I liked the power self-publishing gave me over my work. For certain I wasn’t going to give up Memoirs.

Then came the offer I really couldn’t refuse. Publishing with a new company headed by industry leaders that have been in the business for years. Riverdale Avenue Books. These people know books. For certain they know a whole lot more about publishing than I do.

It would be a lie to say I don’t have big dreams for my career as a writer. This is how I want to make a living and the truth is it’s been a long time coming.  If I want to sell a lot of copies of Memoirs then I need to team up with the right people. These are those people.

So I’ve traveled the long way around to get to where I wanted to be in the first place: I’m a published writer on the road to making a living off of my books. I want to publish those manuscripts I have sitting on my hard drive. I’ve learned the benefit of pushing a book out into the world.

Will I sign with an agent or am I done beating myself about the neck and shoulders with that exercise in futility? I’m actually looking for an agent for my middle grade work. That’s a totally different market than contemporary romance and literotica. To get into middle grade I actually do need an agent. But will I sign with an agent for my adult focused writing? I don’t know. I’m sort of like the woman that’s been burned too many times going on blind dates. Maybe I’ll get lucky and meet a nice person that I sort of hit it off with then we can talk about getting into bed together. Otherwise, I’m sort of enjoying being single.

Going Hybrid: Rethinking the road to publishing

I’m proud of my indie roots. It took guts for me to go out on my own and self-publish and by god I made a go of it. I found readers by beating my own drum. I’ve sold books and yes – I’ve made a little scratch to line my pockets (actually buy a couple of Coach handbags, one very beautiful pair of boots, and fund my Roth IRA – I’m not totally irresponsible!)

There was a long period of time in my writing career during which I couldn’t get arrested if I’d shown up at an agents door with a gun and a copy of manuscript. I think I’ve been rejected by every agent in the Writer’s Market. Some more than once. Some more than twice.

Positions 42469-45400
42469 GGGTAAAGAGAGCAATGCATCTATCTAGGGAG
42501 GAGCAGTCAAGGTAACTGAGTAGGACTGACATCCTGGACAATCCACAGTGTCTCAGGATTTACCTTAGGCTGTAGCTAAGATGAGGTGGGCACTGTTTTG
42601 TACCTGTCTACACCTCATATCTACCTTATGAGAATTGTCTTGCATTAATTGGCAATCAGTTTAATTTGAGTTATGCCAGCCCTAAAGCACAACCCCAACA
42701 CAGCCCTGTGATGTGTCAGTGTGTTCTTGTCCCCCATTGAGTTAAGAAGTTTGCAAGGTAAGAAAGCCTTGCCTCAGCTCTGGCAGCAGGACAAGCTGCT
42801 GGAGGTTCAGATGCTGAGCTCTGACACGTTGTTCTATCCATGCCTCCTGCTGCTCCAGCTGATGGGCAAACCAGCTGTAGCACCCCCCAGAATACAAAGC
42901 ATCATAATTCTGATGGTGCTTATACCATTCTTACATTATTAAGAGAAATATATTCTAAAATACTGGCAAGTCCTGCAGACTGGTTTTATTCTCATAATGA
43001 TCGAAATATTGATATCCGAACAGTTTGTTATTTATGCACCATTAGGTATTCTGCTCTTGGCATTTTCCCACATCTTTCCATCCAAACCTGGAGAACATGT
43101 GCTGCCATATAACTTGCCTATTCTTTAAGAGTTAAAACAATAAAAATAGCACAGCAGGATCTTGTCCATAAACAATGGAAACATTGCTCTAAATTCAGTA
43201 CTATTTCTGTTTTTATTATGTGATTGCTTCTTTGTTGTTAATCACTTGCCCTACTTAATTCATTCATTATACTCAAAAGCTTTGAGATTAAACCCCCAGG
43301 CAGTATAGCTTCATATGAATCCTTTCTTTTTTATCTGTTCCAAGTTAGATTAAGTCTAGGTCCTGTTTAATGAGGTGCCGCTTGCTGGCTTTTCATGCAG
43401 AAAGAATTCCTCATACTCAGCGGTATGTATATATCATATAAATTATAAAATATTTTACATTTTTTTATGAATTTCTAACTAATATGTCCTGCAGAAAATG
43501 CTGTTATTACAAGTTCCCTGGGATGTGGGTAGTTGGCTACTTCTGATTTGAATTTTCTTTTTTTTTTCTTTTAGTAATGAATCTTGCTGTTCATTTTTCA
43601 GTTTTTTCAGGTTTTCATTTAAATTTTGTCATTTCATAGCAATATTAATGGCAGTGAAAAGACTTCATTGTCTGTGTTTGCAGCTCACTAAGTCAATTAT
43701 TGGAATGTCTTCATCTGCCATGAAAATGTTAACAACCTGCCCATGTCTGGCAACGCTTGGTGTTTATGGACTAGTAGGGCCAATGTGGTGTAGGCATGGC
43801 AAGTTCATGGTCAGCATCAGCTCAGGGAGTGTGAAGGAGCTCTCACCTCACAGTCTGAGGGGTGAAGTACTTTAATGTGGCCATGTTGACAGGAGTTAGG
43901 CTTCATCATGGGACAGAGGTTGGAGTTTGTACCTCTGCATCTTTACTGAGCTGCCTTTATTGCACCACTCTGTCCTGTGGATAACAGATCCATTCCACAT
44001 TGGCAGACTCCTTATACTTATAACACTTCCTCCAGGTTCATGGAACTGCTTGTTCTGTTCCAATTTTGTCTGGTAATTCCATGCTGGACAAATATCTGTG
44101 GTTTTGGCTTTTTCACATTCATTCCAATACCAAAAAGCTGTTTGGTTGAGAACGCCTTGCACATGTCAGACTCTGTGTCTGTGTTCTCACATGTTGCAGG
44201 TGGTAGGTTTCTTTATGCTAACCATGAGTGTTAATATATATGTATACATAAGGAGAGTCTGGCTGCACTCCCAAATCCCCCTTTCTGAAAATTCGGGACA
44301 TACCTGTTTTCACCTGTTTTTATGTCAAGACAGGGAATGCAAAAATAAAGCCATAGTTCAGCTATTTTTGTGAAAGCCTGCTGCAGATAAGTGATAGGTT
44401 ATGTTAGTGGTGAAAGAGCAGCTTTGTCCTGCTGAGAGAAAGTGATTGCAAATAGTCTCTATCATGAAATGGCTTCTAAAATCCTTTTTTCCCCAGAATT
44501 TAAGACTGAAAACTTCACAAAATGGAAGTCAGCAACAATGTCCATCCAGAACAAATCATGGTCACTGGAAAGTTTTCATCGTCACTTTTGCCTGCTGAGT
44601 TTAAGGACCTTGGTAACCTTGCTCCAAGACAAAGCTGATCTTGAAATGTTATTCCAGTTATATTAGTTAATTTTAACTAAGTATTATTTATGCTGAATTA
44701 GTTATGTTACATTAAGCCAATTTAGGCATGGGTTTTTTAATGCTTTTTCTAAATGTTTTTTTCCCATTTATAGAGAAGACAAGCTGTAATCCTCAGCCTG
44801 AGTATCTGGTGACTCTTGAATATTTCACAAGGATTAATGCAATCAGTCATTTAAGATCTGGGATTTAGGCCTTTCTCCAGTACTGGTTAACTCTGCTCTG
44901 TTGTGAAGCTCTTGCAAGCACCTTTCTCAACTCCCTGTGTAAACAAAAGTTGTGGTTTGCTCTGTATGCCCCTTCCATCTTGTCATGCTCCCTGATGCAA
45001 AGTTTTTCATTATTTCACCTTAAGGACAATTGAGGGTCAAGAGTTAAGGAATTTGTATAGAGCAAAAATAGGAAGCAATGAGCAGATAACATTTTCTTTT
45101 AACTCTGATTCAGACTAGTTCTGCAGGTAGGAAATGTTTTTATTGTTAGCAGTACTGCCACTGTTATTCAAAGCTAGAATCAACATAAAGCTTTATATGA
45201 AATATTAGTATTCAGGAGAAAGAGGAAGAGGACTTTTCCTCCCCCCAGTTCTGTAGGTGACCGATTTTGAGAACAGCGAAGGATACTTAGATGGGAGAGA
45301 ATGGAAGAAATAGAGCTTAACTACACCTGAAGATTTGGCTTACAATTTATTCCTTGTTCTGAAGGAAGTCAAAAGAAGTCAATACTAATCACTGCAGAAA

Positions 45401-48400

I accepted a long time ago that this constant rejection was part of the business. I didn’t have to like it, but I accepted it. So I kept on writing and writing and writing some more. I joined critique groups and listened. I attended workshops and conferences and listened some more. I worked to improve my writing.

Then I wrote Poor Man’s Pantheon.

It’s good. Really good. I’m very proud of this book.

If you’re a reader of mine and wondering why you can’t find it online it’s because it’s never been published.

I sent query letters to every agent in the book.

I received rejections from each of them or was just ignored.

In most of the rejection letters there was a line about personal preferences and market demands and blah blah blah. Fine – Poor Man’s Pantheon wasn’t what they were looking for. It doesn’t mean it was bad or unreadable. It just meant it wasn’t what they were looking for.

So I wrote another book.

Claire Takes a Lover.

Again – not available anywhere other than in a file on my computer.

I wrote Grand Duchess, Mail Order Bride, The Phoenix (this is a trilogy), All At Once, Three Wishes, Fifty Ways to Meet a Man, The O’Hara Sisters, The Highway Man, A Marriage of Convenience… There are actually more but I’m starting to get a bit embarrassed writing out this list. I can’t believe that I have this many manuscripts gathering digital dust. In my defense this proves that I’m not someone that just sat down one day, pounded out a story, self-published, and voila decided to call myself a writer. I actually work at this.

I hit all of the agents again and again and again and again… Round after round of rejections. I couldn’t understand why I was still routinely getting rejected. I knew my work was good. But yet I was still getting rejected.

I’m not the best at writing a query letter, but I figured there had to be something more. So I started to think around corners. I asked myself questions. Then I got mad. Then I just made the decision to get off my ass and be proactive.

I self-published.

I’d been playing around with the idea for Memoirs for sometime. I didn’t want to put out any of the novel sized manuscripts I’d written. That just seemed a bridge too far.

But Memoirs on the other hand was a different animal. Something I could put out into the world so I could at last have the satisfaction of being published under my own name. I work I could play around with as I saw fit.